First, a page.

Everyone needs a basic set of mechanics tools to handle the miscellaneous home and auto issues that crop up. And after you acquire the basics, you face about a thousand options that — to the average consumer — might or might not be handy around the garage. That’s why Husky’s 45-piece Stubby set piqued our interest: it’s cheap and looks like a well balanced set that’d augment a standard set nicely.
Read on past the jump for our hands-on experiences as we gave this stubby set a shot in the TM shop.
The husky set comes in a hard — but very crackable — plastic case. The ratchet actually stows outside the case on a pod. The intent is obviously to keep everything nice and organized, but after a use or two our case developed significant cracks. Of course, if you’re going to use these heavily, you probably already own other storage options.
The first item we pulled from the packaging was the set’s namesake: the stubby combo ratchet. It’s was 6-3/8” long and feels very comfortable in the palm of your hand. The handle is wrapped in rubber and has a very slight “cushy” vibe to it. The business end is a flex head: a combo 3/8” and 1/4” ratchet mechanism with a directional lever on the 1/4” side. You can release and lock the flex head by pushing a button on the neck.
Next out of the case was the stubby ratcheting driver. It measures 4-1/4” and feels like something James Bond would pull out to fix a space station. Direction for the ratchet is controlled by clicking the collar to the left or right — or by leaving the selector in the center where it acts like a normal, non-ratcheting driver. Adding to the spy motif, the handle is actually a bit storage area as well. So the driver’s small footprint can shrink even more if you wish.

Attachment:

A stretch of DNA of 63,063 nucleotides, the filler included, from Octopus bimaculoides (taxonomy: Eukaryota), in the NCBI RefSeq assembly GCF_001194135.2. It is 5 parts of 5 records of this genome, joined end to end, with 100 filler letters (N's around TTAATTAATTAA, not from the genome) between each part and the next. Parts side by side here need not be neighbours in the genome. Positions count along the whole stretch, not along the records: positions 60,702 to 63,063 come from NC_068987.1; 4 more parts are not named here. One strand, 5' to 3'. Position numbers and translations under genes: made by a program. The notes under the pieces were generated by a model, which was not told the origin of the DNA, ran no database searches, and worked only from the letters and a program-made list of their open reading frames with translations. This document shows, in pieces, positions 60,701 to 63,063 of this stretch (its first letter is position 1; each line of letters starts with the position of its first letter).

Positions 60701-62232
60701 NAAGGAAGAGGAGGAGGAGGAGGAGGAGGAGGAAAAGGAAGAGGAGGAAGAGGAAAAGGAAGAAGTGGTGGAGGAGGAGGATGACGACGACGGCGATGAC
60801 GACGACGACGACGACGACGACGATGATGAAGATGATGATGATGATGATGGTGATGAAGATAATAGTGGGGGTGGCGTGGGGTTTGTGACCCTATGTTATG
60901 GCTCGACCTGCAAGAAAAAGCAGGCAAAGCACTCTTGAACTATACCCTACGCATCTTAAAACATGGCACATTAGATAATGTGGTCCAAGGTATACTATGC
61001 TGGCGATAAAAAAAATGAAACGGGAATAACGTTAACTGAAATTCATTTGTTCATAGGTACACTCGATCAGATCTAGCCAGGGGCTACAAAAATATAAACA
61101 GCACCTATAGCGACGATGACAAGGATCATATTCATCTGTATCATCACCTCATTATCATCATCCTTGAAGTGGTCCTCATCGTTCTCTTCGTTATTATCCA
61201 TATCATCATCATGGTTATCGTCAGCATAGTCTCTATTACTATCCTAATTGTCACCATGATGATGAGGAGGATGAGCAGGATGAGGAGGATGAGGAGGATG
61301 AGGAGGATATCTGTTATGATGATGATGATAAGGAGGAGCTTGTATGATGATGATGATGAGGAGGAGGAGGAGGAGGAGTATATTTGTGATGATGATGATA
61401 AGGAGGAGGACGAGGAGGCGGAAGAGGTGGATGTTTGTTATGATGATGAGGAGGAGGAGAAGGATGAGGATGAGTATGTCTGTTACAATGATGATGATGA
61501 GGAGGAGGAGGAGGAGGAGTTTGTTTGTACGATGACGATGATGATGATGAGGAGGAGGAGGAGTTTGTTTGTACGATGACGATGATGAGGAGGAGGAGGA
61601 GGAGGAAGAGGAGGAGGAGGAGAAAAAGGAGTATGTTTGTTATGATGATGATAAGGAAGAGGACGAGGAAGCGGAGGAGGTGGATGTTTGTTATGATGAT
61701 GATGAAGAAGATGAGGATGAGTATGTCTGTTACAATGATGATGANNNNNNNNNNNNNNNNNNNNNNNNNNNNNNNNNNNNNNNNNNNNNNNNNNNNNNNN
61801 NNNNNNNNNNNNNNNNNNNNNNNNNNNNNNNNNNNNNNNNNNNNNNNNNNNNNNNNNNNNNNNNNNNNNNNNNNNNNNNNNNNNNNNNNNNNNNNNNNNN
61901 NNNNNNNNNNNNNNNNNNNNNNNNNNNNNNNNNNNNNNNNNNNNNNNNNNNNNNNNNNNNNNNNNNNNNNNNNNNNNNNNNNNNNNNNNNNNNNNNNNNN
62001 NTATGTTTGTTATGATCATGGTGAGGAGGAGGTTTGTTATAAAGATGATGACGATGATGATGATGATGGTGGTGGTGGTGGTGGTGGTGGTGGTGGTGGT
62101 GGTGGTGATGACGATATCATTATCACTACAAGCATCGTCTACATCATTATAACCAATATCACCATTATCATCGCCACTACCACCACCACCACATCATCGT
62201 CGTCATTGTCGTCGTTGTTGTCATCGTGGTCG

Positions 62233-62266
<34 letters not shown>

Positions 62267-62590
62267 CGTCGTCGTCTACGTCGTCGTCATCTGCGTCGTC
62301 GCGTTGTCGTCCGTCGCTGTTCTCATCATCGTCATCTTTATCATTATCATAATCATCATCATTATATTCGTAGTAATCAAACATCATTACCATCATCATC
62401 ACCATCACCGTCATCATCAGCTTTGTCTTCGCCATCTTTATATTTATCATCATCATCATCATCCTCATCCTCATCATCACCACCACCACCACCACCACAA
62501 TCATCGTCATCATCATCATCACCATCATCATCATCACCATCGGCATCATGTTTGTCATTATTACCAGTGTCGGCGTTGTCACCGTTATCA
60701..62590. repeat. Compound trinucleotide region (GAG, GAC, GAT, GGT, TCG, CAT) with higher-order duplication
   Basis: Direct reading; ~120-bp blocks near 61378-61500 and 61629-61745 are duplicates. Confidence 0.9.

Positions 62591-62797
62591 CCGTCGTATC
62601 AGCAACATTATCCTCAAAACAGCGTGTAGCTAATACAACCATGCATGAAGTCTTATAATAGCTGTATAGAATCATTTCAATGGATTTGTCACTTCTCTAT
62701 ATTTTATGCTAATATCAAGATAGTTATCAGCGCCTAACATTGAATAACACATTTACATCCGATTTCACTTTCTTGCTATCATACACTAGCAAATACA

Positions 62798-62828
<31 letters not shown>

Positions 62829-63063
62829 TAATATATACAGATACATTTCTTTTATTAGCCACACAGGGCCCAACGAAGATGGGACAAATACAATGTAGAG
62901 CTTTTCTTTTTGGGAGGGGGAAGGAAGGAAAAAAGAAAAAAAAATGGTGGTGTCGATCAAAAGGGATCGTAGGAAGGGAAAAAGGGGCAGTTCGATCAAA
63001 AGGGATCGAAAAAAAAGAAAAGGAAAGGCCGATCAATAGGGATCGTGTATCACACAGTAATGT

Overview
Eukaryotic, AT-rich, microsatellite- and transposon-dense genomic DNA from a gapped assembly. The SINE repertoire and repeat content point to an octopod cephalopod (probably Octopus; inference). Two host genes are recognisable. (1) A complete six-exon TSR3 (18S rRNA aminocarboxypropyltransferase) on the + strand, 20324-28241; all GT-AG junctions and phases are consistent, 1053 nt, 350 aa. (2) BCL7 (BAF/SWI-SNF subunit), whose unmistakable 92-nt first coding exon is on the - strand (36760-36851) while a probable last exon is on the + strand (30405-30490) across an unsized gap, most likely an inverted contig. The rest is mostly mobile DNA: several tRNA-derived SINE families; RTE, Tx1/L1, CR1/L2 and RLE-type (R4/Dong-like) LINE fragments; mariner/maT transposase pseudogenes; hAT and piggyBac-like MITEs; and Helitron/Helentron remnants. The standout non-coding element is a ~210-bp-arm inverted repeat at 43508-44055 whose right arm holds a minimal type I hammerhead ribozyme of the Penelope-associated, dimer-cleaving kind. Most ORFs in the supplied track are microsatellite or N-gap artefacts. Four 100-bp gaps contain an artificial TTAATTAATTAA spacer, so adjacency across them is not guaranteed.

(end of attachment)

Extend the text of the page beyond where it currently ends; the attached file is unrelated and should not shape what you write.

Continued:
The final hand tool in the set is the stubby one-inch adjustable wrench. This little wrench measures in at 6-1/8” and is pleasantly heavy to hold. There’s a comfortable “bump” in the rubber-coated handle that makes the wrench comfortable to hold. The bottom line: other than being short, this tool is pretty straight forward.
The set includes 13 SAE sockets measuring from 5/32” to 3/4” and 14 metric sockets measuring from 4 mm to 17 mm. Except for the largest the in SAE (and four in metric) which are 3/8”, all the sockets are 1/4” drive. A small 3/8” extension and a 3/8” to 1/4” adapter help keep the stubby’s turning when you need a funky combo.
To round out the set, Husky also includes ten hex-drive bits for the driver and a hex to 1/4” adaptor to allow you to use the driver with the set’s sockets.
For anyone who’s been counting — as I always do — that’s only 43 pieces. Let’s give Husky the benefit of the doubt and count the dual-drive ratchet as two tools; that still only gets us to 44. Where’s the 45th tool? I was annoyed. Had I lost one? Was I counting wrong? Was there some mistake?
I quickly read the back of the box and counted again — and realized that there’s no mistake. Apparently they count the case as a “piece.” I’m not so sure I agree. It’s only slightly more valuable than classic clamshell packaging and certainly not built with a life span anywhere close that of the tools inside. If Husky wanted to count the case, they could have at least offered a one-piece blow-molded effort.
Regardless, we pressed on into testing. Read on to page two for our in-use experiences.